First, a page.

posted on November 20, 2012 15:55
Book By: Brown, M. Christopher II.
Review By: Matthew Church
Academic Advisor, College of Arts & Sciences
University of Louisville
While Brown v Board of Education of Topeka ended school desegregation in the eyes of many, M. Christopher Brown II believes this is not the case. Brown v Board centered on elementary and secondary education, leaving higher education without an adequate definition of desegregation. In The Quest to Define Collegiate Desegregation, Brown argues that there is still a great need to both define and achieve collegiate desegregation.
Brown uses the application of the Brown case to higher education in Florida ex rel. Hawkins v. Board of Control to provide a foundation for review and analysis of higher education desegregation compliance. Arranged chronologically, Brown focuses on some of the major legal standards pertaining to higher education desegregation in the last forty years. What emerges is an invaluable presentation of the struggle for higher education desegregation.
The text begins with the establishment of a dual system of education after the Plessey v. Ferguson ruling. Proceeding from this landmark case (1896) and its reversal in 1954, Brown traces the attempts to remedy desegregation; he focuses on Title VI of the Civil Rights Act of 1964 which mandated that no institution receiving federal funds could discriminate on basis of race, color, or national origin. Initially, the Department of Health, Education, and Welfare (HEW) was charged with enforcing this statute. However, HEW’s inability to enforce Title VI resulted in Adams v. Richardson (1973) that called for the elimination of the vestiges of dual higher education systems in the South. This case began court ordered monitoring of desegregation policies until the decision was overturned in Women’s Equity Action League v. Cavazos (1990) that forced desegregation to be addressed at the state level.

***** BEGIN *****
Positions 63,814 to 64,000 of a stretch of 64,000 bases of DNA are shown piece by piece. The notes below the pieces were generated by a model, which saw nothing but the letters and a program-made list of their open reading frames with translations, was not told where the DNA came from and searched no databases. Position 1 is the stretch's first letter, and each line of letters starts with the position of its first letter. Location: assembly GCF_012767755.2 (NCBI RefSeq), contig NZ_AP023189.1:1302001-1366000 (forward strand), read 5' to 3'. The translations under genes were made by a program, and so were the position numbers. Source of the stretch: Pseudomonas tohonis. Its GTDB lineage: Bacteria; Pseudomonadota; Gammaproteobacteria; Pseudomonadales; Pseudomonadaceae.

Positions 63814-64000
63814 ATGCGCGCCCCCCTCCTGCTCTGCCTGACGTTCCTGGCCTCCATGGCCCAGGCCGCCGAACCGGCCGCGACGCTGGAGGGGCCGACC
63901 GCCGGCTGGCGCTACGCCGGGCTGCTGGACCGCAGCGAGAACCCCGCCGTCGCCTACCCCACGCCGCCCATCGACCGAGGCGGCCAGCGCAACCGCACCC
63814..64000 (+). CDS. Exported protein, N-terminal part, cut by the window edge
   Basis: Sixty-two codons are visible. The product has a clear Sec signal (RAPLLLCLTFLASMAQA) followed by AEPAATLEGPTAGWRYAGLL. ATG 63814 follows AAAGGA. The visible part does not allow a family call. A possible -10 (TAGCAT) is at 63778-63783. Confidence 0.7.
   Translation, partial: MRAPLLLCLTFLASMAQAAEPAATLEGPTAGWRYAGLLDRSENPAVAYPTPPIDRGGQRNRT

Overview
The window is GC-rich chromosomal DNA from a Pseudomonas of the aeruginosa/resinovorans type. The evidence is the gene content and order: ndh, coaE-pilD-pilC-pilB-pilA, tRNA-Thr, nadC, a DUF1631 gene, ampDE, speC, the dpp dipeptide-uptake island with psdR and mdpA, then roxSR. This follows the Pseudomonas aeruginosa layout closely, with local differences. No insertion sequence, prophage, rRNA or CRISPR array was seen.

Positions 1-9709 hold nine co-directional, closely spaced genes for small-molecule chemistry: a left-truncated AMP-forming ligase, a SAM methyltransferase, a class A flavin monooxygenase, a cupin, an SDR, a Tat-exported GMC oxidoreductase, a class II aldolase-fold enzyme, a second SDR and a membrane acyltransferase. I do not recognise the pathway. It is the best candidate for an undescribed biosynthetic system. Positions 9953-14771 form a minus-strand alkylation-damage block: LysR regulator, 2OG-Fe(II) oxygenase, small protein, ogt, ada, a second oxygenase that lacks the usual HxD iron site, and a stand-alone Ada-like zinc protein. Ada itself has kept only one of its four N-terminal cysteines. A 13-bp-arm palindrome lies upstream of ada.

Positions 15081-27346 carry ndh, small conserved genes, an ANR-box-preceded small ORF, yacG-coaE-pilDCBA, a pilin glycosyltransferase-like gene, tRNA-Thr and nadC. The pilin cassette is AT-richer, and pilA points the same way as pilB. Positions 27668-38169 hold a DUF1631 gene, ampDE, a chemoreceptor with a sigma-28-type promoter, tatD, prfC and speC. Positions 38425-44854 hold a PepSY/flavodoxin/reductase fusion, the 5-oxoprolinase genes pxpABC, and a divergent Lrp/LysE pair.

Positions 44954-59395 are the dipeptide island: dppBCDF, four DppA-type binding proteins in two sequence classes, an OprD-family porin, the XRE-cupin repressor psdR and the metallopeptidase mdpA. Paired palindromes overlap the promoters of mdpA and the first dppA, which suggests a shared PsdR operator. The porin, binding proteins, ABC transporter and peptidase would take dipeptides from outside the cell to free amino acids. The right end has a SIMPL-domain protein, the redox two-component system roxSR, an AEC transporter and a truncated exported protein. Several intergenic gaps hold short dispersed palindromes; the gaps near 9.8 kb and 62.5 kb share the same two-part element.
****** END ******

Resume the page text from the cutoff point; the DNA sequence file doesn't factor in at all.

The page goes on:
Brown believes that racial balancing is not the proper way to achieve desegregation. He warns that policy makers tend to favor racial bipolarity, thus viewing all issues in terms of White Americans and African Americans. Brown concludes that any new definition of collegiate desegregation should incorporate the concepts of access, outcomes, equity, equality, and free choice, as well as recognize the continued importance of Historically Black Colleges and Universities (HBCUs). He also believes in a balance between Title VI and the continued existence of HBCUs is necessary. Finally, Brown believes collegiate desegregation must cease to be focused on the physical alteration of the racial identifiabillity of institutions, but instead focus on the ideals of democracy. While acknowledging that the legal standards of desegregation will continue to evolve, Brown believes there is no reason why collegiate desegregation cannot be achieved.
This is an excellent book for advisors and all other individuals within higher education. The work highlights the continued struggle to define collegiate desegregation. Additionally, Brown’s work serves to stimulate thought regarding desegregation and the truly remarkable accomplishments of HBCUs. As the quest to define collegiate desegregation progresses, higher education will change; this is a development advisors should follow. Brown provides a well-written and meticulously researched work on an issue about which all in higher education, and especially advisors, should be concerned.
The Quest to Define Collegiate Desegregation
. (1999). Book by Brown, M. Christopher II. Review by Matthew Church. Westport, CT: Bergin & Garvey. $49.95. 167 pp. ISBN# 0-89789-608-4